Probiotics in hospitalized adult patients: a systematic review of economic evaluations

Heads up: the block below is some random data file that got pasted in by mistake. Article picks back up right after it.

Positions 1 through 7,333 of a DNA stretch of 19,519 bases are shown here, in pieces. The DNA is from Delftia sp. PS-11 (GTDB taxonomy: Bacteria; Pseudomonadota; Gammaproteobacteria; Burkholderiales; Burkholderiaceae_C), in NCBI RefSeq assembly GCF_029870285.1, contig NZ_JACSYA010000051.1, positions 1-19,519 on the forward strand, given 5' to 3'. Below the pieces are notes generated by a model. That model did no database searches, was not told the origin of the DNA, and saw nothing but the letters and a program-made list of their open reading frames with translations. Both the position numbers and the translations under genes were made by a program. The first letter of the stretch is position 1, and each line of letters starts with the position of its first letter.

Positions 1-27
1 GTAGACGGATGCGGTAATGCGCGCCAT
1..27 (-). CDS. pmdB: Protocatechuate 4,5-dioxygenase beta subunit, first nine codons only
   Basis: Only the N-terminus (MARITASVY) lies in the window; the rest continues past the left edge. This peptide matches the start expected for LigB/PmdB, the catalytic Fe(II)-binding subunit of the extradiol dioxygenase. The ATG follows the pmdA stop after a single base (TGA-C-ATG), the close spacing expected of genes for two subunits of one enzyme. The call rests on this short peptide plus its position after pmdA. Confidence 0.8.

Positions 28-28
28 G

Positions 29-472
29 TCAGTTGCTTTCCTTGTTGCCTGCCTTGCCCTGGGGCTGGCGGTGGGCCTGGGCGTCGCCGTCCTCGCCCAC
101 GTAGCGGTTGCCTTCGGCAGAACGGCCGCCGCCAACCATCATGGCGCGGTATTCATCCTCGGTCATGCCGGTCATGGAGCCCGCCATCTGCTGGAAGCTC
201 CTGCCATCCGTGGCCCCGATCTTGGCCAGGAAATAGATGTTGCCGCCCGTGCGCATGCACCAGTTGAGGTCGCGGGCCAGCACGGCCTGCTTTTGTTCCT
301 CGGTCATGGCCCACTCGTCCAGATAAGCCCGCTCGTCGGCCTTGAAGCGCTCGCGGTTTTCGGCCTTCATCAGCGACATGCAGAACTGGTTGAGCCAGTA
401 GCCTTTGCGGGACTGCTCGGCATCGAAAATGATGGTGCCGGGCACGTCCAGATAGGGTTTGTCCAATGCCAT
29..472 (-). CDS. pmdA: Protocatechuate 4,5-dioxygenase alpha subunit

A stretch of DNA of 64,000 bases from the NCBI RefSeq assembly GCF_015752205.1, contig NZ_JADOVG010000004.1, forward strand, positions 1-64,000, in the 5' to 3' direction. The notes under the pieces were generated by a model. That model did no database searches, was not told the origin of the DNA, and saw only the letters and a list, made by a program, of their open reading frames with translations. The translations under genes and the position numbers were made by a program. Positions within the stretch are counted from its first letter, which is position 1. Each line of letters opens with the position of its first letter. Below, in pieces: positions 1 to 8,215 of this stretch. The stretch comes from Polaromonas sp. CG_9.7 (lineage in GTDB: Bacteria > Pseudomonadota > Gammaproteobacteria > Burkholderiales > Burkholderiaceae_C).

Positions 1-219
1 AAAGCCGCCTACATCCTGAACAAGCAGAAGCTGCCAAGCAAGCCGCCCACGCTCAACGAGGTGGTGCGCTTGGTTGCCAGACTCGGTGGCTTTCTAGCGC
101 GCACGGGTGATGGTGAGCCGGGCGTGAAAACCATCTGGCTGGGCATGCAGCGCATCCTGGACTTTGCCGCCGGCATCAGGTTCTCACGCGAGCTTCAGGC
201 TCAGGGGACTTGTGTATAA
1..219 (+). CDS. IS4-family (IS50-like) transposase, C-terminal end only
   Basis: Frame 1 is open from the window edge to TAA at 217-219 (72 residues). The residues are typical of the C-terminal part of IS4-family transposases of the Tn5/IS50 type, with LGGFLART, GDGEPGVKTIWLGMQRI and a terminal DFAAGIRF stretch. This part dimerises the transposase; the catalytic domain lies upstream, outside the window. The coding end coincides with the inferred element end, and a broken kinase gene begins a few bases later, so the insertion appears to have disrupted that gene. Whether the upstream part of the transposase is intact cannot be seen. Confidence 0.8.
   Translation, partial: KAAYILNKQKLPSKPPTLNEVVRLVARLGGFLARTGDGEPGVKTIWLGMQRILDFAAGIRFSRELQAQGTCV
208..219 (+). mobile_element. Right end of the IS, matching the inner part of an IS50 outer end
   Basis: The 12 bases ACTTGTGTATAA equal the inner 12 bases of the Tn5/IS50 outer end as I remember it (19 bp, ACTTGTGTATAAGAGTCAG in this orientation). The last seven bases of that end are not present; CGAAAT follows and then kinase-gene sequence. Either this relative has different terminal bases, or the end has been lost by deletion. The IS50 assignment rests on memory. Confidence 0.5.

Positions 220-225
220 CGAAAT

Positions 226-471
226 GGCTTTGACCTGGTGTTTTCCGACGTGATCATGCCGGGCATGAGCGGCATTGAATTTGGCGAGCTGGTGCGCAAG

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PURPOSE: Probiotics may prevent healthcare-associated infections, such as ventilator-associated pneumonia, Clostridioides difficile-associated diarrhea, and other adverse outcomes. Despite their potential benefits, there are no summative data examining the cost-effectiveness of probiotics in hospitalized patients. This systematic review summarized studies evaluating the economic impact of using probiotics in hospitalized adult patients. METHODS: We searched MEDLINE, EMBASE, CENTRAL, ACP Journal Club, and other EBM reviews (inception to January 31, 2019) for health economics evaluations examining the use of probiotics in hospitalized adults. Independently and in duplicate, we extracted data study characteristics, risk of bias, effectiveness and total costs (medications, diagnostics/procedures, devices, personnel, hospital) associated with healthcare-associated infections (ventilator-associated pneumonia, Clostridioides difficile-associated diarrhea and antibiotic-associated diarrhea). We used Grading of Recommendations Assessment, Development and Evaluation methods to assess certainty in the overall cost-effectiveness evidence. RESULTS: Of 721 citations identified, we included seven studies. For the clinical outcomes of interest, there was one randomized-controlled trial (RCT)-based health economic evaluation, and six model-based health economic evaluations. Probiotics showed favourable cost-effectiveness in six of seven (86%) economic evaluations. Three of the seven studies were manufacturer-supported, all which suggested cost-effectiveness. Certainty of cost-effectiveness evidence was very low because of risk of bias, imprecision, and inconsistency. CONCLUSION: Probiotics may be an economically attractive intervention for preventing ventilator-associated pneumonia, Clostridioides difficile-associated diarrhea, and antibiotic-associated diarrhea in hospitalized adult patients. Nevertheless, certainty about their cost-effectiveness evidence is very low. Future RCTs examining probiotics should incorporate cost data to inform bedside practice, clinical guidelines, and healthcare policy. TRIAL REGISTRATION: PROSPERO CRD42019129929; Registered 25 April, 2019.
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